Our biggest challenge is that sometimes when people look at these technologies, they say, in effect, "You have to show me exactly what the return on investment will be". It is very easy to find things the technology will not do right. If we deploy this technology, for example, we shall certainly have security vulnerabilities, but will we have more or less? If we deploy this technology will we use more or less energy on stand-by? The challenge here is for the representatives to have sufficient confidence that if we go into areas and work hard, with the investment and supports in place, we shall be able to resolve the problems and make advances. It is a progress and iterative approach that needs to be followed. That is a big challenge for us, in supporting the initiatives we are trying to put in place, in the deployment for the grid, for example, and the investment that is needed there. This is critical. Unless we are willing to take that leap of faith and make some of these changes, we shall be left behind. I am not sure whether that is a good response.

On the question of what we are doing with regard to Dublin city, I am very happy about the relationship we have there. Essentially, as I mentioned earlier we have an agreement to be able to analyse some of the operational data that has been captured. For example, there is information that helps to tell the amount of traffic on the streets which is used by the operational team. We have several projects, essentially, and have set up an infrastructure wherein we can analyse some of the data and identify potential anomalies - results that might help. In one case we are looking at savings with civic office buildings, for example, being able to better use and identify challenges with water and electricity. In another case we are looking at the transportation congestion and the bus data and using that to try and better predict where the buses are and the anomalies and hopefully we will be able to resolve those.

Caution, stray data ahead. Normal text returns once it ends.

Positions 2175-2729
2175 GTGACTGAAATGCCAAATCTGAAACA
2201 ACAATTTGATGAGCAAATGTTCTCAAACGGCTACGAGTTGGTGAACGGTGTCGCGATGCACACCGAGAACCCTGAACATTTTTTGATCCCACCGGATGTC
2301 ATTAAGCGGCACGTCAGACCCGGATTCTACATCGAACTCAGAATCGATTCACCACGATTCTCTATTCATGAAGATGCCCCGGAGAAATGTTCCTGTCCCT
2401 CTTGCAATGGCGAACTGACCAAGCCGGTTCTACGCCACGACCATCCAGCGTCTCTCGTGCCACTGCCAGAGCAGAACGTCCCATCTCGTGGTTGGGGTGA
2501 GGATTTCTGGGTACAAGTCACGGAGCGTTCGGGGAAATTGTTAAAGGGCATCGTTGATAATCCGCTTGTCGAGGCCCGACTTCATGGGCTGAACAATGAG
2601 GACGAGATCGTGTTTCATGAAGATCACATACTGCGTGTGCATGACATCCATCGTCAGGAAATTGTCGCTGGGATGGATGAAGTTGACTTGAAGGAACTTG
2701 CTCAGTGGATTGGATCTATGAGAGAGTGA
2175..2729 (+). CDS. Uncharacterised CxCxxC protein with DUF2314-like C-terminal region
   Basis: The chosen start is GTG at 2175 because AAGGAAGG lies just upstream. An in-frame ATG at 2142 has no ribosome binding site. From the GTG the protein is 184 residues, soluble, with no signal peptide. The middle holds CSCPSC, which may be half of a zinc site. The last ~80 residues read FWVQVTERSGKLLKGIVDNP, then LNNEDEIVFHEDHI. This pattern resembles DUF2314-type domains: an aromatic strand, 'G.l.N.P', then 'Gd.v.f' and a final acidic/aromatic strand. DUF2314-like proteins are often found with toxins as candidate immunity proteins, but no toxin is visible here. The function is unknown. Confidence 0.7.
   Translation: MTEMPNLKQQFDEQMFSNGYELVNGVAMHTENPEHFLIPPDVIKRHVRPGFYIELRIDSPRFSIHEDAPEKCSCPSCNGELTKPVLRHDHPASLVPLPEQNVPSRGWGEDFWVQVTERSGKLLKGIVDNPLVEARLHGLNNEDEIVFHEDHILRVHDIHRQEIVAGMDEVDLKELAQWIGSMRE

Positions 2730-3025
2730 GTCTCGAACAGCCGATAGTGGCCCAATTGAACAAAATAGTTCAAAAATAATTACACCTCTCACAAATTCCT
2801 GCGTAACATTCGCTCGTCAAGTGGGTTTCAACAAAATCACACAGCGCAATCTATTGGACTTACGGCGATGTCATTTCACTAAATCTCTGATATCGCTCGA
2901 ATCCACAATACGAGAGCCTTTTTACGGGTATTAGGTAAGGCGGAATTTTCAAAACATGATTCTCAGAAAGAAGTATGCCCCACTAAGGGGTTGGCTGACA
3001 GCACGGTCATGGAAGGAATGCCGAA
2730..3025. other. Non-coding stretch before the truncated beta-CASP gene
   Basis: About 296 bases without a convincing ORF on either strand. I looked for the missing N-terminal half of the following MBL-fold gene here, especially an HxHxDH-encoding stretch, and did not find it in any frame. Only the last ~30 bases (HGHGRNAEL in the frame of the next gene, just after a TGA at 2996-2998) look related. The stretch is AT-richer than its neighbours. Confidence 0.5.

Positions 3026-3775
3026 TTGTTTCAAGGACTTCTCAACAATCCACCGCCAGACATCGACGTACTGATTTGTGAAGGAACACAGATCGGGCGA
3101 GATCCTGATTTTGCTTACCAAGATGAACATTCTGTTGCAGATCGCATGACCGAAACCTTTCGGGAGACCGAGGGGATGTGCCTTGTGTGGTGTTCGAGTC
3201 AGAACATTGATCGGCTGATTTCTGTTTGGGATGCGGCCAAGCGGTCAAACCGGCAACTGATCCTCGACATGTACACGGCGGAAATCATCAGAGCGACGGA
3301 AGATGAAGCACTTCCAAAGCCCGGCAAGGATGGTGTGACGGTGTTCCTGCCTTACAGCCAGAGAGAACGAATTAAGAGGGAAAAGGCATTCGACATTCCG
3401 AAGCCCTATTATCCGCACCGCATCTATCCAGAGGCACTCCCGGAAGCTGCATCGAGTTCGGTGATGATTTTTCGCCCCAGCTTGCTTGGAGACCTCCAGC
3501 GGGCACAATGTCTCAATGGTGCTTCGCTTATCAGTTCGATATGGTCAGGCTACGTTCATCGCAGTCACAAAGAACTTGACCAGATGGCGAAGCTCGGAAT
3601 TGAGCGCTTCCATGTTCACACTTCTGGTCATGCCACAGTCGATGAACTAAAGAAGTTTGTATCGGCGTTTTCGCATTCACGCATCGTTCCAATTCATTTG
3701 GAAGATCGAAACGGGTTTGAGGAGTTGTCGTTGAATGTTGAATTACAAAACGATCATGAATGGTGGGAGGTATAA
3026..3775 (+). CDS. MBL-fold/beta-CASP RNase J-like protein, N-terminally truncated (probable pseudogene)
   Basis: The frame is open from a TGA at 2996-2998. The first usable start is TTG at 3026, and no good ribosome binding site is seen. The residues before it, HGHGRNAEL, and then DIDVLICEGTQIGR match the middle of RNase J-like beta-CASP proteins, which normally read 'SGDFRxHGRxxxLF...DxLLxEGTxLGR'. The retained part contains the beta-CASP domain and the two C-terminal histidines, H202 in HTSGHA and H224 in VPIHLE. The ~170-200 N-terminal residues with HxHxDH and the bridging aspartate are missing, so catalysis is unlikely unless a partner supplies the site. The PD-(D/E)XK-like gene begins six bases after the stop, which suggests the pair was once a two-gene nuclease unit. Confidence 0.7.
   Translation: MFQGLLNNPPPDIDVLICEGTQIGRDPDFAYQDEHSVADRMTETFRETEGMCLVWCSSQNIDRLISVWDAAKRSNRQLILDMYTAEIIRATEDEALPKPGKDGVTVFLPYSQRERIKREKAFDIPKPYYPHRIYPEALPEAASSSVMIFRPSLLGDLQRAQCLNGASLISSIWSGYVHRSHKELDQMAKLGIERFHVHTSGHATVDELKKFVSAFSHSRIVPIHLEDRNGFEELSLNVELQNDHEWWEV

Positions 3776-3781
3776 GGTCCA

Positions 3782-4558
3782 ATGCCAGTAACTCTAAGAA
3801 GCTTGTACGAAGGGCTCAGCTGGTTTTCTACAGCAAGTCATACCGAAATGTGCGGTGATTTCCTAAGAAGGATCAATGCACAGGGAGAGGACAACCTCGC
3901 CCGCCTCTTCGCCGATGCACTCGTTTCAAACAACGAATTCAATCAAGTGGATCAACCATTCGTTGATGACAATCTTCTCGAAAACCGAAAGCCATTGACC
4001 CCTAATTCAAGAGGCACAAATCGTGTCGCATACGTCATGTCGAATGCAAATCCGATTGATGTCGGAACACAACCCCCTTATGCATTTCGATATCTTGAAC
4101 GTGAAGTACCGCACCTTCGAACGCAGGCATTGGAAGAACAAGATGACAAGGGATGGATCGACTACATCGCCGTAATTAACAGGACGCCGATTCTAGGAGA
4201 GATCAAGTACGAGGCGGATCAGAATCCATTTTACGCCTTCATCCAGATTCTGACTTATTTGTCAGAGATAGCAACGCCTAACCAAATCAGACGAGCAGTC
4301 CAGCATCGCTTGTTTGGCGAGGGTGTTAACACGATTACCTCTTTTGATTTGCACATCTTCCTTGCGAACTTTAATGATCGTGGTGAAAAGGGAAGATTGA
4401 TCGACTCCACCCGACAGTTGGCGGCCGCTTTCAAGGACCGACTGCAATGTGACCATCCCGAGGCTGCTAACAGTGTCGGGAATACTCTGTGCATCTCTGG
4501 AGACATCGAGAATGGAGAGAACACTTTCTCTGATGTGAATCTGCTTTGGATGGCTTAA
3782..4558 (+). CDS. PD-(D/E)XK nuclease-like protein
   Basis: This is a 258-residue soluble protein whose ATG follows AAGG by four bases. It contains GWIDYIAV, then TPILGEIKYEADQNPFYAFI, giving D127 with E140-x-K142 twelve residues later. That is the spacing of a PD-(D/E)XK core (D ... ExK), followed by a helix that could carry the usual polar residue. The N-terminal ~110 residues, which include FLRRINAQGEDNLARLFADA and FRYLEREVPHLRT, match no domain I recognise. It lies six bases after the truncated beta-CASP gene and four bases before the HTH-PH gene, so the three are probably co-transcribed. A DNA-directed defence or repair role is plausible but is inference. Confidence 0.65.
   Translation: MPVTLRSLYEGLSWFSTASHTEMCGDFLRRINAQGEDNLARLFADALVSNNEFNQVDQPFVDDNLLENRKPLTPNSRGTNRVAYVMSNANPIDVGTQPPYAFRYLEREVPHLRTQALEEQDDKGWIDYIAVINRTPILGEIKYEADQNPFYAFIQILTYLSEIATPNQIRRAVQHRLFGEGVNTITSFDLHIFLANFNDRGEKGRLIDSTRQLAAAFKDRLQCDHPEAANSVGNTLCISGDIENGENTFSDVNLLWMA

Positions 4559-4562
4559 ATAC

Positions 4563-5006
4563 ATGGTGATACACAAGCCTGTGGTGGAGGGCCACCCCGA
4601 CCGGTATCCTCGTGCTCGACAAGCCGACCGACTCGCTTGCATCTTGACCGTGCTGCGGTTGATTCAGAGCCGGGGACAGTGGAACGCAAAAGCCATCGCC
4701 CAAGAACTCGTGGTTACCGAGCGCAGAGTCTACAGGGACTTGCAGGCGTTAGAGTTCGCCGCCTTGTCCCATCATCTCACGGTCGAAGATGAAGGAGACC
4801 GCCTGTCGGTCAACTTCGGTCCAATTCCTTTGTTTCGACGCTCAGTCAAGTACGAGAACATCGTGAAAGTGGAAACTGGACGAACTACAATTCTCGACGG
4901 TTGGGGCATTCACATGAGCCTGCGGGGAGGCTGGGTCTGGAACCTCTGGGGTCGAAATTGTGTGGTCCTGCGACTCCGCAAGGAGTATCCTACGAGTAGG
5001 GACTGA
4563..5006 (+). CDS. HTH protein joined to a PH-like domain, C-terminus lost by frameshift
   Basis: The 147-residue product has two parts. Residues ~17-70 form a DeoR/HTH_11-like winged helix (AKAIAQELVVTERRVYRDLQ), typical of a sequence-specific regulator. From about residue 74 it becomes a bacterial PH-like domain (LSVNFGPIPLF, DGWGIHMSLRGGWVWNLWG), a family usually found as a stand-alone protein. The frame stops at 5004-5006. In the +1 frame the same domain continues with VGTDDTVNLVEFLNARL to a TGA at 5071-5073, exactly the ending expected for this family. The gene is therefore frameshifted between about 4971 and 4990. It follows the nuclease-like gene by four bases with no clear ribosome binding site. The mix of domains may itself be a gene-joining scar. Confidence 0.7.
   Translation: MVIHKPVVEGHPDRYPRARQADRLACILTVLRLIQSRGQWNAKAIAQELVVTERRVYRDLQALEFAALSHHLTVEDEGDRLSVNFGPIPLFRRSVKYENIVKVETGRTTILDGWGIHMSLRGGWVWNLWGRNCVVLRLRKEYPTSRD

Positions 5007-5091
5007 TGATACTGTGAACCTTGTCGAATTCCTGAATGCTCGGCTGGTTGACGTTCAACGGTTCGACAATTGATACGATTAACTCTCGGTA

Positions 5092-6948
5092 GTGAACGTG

Those are our first three projects, building test-bed and infrastructure, analysing and trying to make improvements in water and energy conservation in civic offices and helping with the transport systems. We started with bus information and we intend to look at more modalities. We would like to look at trains, buses, bicycles and all the different modalities. I am not sure if that helps.

It does, yes. I do not believe anyone else has any comments, so I again thank Dr. Amini very much for her presentation which we found very interesting and helpful, as well as for her time. I apologise once more for the slight delay at the commencement of the meeting, due to circumstances beyond our control here.

If members will hold on for a moment, there is some private business we have to get through before we conclude.

The joint committee went into private session at 3.55 p.m. and adjourned at 4 p.m. until 2.30 p.m. on Wednesday, 10 November 2010.